Transforming Our Inner Critic

January 23, 2015

Everybody has an inner voice and it can help you think and guide your decision making. But what happens when that voice turns critical? In moderation, this can be helpful and even motivating. We can turn towards these critical voices, give them space, and find out what they are worried about so that we can release and relax. But, when that inner voice turns into a pessimistic monologue stuck on repeat or it multiplies into a whole committee of negative members, then issues arise.

The most common issue that results from an overactive inner critic is the impostor syndrome. The impostor syndrome is a psychological phenomenon where people are unable to internalize their own accomplishments. They see their success as chance luck or good timing. They believe that in time, others will recognize what they believe to be true – that they are not smart enough and that, in fact, they are a fraud.

Sound familiar? It probably does, because this syndrome afflicts many scientists and many well-accomplished individuals. As an example, Nobel Laureate Maya Angelou reportedly said, “I have written eleven books, but each time I think, ‘uh oh, they’re going to find out now. I’ve run a game on everybody, and they’re going to find me out.’”

Luckily, Angelou continued to write in spite of her inner critic. Take inspiration from her and begin to act on ways you can overcome your own inner critic.

Remember Your Achievements
Superstitious thinking often fuels the cycle of impostor syndrome, so think about your top three accomplishments. What are you the most proud of? Write these achievements down and then go into detail about everything you did in order to reach that goal. Be detailed and don’t be modest.

Reframe Self-Doubt Statements
“I can’t do anything right!” Respond to critical statements like this with a less universal and kinder viewpoint such as, “I had a rough day today; I hope tomorrow is better.” Take this a step further and instead of saying something vague like “I’ve had a rough day,” state the observation.  This is exactly what happened to me at this time/date/place. Observation is the highest form of communication and it can help lower the intensity of the emotion around that event.

Positive Affirmations
Saturday Night Live was on to something when they did skits featuring Stuart Smalley and his mantra “I’m good enough. I’m smart enough. And doggone it, people like me.” Come up with your own positive affirmations to combat moments when self-doubt pops into your head. It might take time to figure out the source of your self-doubt, but then create an affirmation that will directly combat that.

A helpful and free guided meditation podcast called “Getting Bigger than What Bugs You” can be found at Focusing Resources. Talking to mentors, peers, career counselors and therapists can also help immensely. You will most likely find out that you are not alone. You will never be able to fully silence your inner critic but hopefully, in time, you can turn down the volume.

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Building Confidence for a Successful Career in 2014

February 25, 2014

Almost everyone faces challenges with confidence in the workplace at some point in their life.  Challenges with confidence can be more noticeable if we live or work in a culture that is different from the one in which we were raised.  Our family, cultural background and personal preferences may also affect our comfort with expressing ourselves in a confident way.  However, one can stay true to their values and still learn to express themselves confidently.  Two key steps to increasing your confidence include:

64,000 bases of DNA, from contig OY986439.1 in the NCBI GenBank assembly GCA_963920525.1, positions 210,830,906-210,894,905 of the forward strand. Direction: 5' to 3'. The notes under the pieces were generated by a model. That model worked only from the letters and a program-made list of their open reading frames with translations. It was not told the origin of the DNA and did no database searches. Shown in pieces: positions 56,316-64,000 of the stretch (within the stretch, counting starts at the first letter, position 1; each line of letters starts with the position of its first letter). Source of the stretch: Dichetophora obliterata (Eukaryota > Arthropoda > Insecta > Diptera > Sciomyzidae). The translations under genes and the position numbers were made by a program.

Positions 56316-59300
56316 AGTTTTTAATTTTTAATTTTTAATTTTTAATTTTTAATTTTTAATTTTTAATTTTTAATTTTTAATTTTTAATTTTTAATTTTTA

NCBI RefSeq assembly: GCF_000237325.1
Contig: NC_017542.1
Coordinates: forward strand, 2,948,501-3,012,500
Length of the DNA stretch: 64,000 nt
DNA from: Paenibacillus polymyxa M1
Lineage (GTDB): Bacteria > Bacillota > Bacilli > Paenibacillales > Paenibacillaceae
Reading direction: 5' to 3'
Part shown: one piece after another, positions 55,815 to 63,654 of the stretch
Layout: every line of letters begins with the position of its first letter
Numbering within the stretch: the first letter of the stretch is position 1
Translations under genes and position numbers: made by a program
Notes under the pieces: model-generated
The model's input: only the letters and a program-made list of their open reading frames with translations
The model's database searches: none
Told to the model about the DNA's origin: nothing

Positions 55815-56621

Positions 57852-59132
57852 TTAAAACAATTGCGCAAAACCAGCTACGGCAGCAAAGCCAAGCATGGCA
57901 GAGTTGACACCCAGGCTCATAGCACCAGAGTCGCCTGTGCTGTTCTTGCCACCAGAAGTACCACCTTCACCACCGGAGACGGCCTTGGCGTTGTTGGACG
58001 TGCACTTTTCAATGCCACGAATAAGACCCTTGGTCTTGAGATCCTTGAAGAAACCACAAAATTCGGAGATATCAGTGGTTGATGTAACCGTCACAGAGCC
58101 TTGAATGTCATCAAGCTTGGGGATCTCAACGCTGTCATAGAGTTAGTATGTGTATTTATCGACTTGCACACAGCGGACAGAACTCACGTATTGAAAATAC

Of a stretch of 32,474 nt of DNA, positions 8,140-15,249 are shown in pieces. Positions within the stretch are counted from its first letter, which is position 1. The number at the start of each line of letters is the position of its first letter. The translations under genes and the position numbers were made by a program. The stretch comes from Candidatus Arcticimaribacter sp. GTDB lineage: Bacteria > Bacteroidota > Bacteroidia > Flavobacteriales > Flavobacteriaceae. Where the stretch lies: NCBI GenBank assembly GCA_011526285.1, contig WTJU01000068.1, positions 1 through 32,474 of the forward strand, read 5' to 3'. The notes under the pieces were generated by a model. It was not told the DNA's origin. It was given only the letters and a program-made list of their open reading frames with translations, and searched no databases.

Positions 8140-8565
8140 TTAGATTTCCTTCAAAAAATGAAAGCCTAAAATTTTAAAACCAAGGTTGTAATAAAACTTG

1.       Identify areas where you feel both confident and unsure.

In an article in Science Careers, Sharon Ann Holgate offers many useful suggestions about developing confidence.  She notes, “For those with low self-confidence, establishing appropriate metrics and measuring your progress against them can be difficult, so make sure to involve people you trust to offer honest feedback and support …Conversely, seeking out constructive criticism is important whenever you are feeling supremely confident about your job performance.”

The take away message from her article is that confidence needs to be grounded in reality. Seeking support and feedback are essential because we can both underestimate and overestimate our abilities.

2.       Practice confidence-building activities.

There is some interesting research from Harvard which indicates that your body language not only affects how others see you, but also how you feel about yourself. A power pose is to stand in a posture of confidence – standing tall and upright with shoulders squared and back. The simple act of power posing can have a positive effect on increasing confidence and reducing stress.  Social psychologist, Amy Cuddy, shares how this works in her TED talk.

Confidence is often built over time with repeated practice, so seek opportunities to continue to develop your skills.  Start small in an environment that feels safe to you and push yourself to work from there. The OITE has many workshops that could be a great starting point in developing your confidence.  For example, do you feel uncomfortable asserting yourself in lab? Then, make a note to attend the workshop Speaking Up: How to Ask For What You Need in the Lab and in Life.  Are you feeling less than confident about your English speaking skills? Then, be sure to come to the two day class on Improving Spoken English.

Whatever the issue may be — self-doubt happens for many.  When it comes up for you, make sure you take time to recognize it and then take steps to make it more manageable for yourself.